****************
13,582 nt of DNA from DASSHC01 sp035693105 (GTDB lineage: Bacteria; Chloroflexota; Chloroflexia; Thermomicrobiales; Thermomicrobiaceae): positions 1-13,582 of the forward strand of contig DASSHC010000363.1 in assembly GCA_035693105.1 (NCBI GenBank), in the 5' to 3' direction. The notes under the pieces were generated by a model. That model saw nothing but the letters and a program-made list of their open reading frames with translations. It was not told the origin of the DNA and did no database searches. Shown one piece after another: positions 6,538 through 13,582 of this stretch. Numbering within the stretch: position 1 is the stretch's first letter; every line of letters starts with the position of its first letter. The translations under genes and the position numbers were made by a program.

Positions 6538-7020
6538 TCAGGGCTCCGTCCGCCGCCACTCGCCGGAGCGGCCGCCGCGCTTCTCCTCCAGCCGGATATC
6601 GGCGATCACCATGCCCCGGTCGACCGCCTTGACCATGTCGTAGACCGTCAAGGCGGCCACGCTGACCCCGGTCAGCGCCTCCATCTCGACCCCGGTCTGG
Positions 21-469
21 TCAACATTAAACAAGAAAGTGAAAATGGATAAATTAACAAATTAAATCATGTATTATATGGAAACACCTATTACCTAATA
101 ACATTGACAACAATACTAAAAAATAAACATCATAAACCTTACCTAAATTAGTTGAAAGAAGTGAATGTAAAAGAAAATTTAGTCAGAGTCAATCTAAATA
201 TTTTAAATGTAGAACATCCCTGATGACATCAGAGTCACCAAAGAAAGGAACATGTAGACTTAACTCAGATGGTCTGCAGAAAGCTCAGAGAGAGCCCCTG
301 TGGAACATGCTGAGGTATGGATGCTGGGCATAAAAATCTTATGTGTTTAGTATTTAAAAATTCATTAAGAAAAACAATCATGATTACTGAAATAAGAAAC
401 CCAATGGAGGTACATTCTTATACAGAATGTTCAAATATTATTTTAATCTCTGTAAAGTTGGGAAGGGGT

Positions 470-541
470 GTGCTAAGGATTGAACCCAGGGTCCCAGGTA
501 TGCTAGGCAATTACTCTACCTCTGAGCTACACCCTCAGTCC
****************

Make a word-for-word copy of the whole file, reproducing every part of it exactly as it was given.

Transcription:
13,582 nt of DNA from DASSHC01 sp035693105 (GTDB lineage: Bacteria; Chloroflexota; Chloroflexia; Thermomicrobiales; Thermomicrobiaceae): positions 1-13,582 of the forward strand of contig DASSHC010000363.1 in assembly GCA_035693105.1 (NCBI GenBank), in the 5' to 3' direction. The notes under the pieces were generated by a model. That model saw nothing but the letters and a program-made list of their open reading frames with translations. It was not told the origin of the DNA and did no database searches. Shown one piece after another: positions 6,538 through 13,582 of this stretch. Numbering within the stretch: position 1 is the stretch's first letter; every line of letters starts with the position of its first letter. The translations under genes and the position numbers were made by a program.

Positions 6538-7020
6538 TCAGGGCTCCGTCCGCCGCCACTCGCCGGAGCGGCCGCCGCGCTTCTCCTCCAGCCGGATATC
6601 GGCGATCACCATGCCCCGGTCGACCGCCTTGACCATGTCGTAGACCGTCAAGGCGGCCACGCTGACCCCGGTCAGCGCCTCCATCTCGACCCCGGTCTGG
Positions 21-469
21 TCAACATTAAACAAGAAAGTGAAAATGGATAAATTAACAAATTAAATCATGTATTATATGGAAACACCTATTACCTAATA
101 ACATTGACAACAATACTAAAAAATAAACATCATAAACCTTACCTAAATTAGTTGAAAGAAGTGAATGTAAAAGAAAATTTAGTCAGAGTCAATCTAAATA
201 TTTTAAATGTAGAACATCCCTGATGACATCAGAGTCACCAAAGAAAGGAACATGTAGACTTAACTCAGATGGTCTGCAGAAAGCTCAGAGAGAGCCCCTG
301 TGGAACATGCTGAGGTATGGATGCTGGGCATAAAAATCTTATGTGTTTAGTATTTAAAAATTCATTAAGAAAAACAATCATGATTACTGAAATAAGAAAC
401 CCAATGGAGGTACATTCTTATACAGAATGTTCAAATATTATTTTAATCTCTGTAAAGTTGGGAAGGGGT

Positions 470-541
470 GTGCTAAGGATTGAACCCAGGGTCCCAGGTA
501 TGCTAGGCAATTACTCTACCTCTGAGCTACACCCTCAGTCC